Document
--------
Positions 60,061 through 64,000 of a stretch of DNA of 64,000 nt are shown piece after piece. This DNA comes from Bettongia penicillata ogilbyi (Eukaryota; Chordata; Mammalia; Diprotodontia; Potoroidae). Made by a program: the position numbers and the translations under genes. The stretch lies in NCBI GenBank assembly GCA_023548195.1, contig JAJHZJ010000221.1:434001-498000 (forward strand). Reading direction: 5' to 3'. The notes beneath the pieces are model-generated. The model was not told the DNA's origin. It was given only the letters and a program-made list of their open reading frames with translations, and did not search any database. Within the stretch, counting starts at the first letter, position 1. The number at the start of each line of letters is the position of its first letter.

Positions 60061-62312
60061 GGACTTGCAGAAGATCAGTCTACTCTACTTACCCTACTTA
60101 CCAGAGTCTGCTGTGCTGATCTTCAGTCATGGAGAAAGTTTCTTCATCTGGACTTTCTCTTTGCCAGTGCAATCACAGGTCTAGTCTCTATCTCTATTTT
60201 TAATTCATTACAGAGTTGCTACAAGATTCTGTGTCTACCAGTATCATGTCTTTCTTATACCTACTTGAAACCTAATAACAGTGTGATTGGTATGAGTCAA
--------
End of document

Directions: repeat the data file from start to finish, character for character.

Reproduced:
Positions 60,061 through 64,000 of a stretch of DNA of 64,000 nt are shown piece after piece. This DNA comes from Bettongia penicillata ogilbyi (Eukaryota; Chordata; Mammalia; Diprotodontia; Potoroidae). Made by a program: the position numbers and the translations under genes. The stretch lies in NCBI GenBank assembly GCA_023548195.1, contig JAJHZJ010000221.1:434001-498000 (forward strand). Reading direction: 5' to 3'. The notes beneath the pieces are model-generated. The model was not told the DNA's origin. It was given only the letters and a program-made list of their open reading frames with translations, and did not search any database. Within the stretch, counting starts at the first letter, position 1. The number at the start of each line of letters is the position of its first letter.

Positions 60061-62312
60061 GGACTTGCAGAAGATCAGTCTACTCTACTTACCCTACTTA
60101 CCAGAGTCTGCTGTGCTGATCTTCAGTCATGGAGAAAGTTTCTTCATCTGGACTTTCTCTTTGCCAGTGCAATCACAGGTCTAGTCTCTATCTCTATTTT
60201 TAATTCATTACAGAGTTGCTACAAGATTCTGTGTCTACCAGTATCATGTCTTTCTTATACCTACTTGAAACCTAATAACAGTGTGATTGGTATGAGTCAA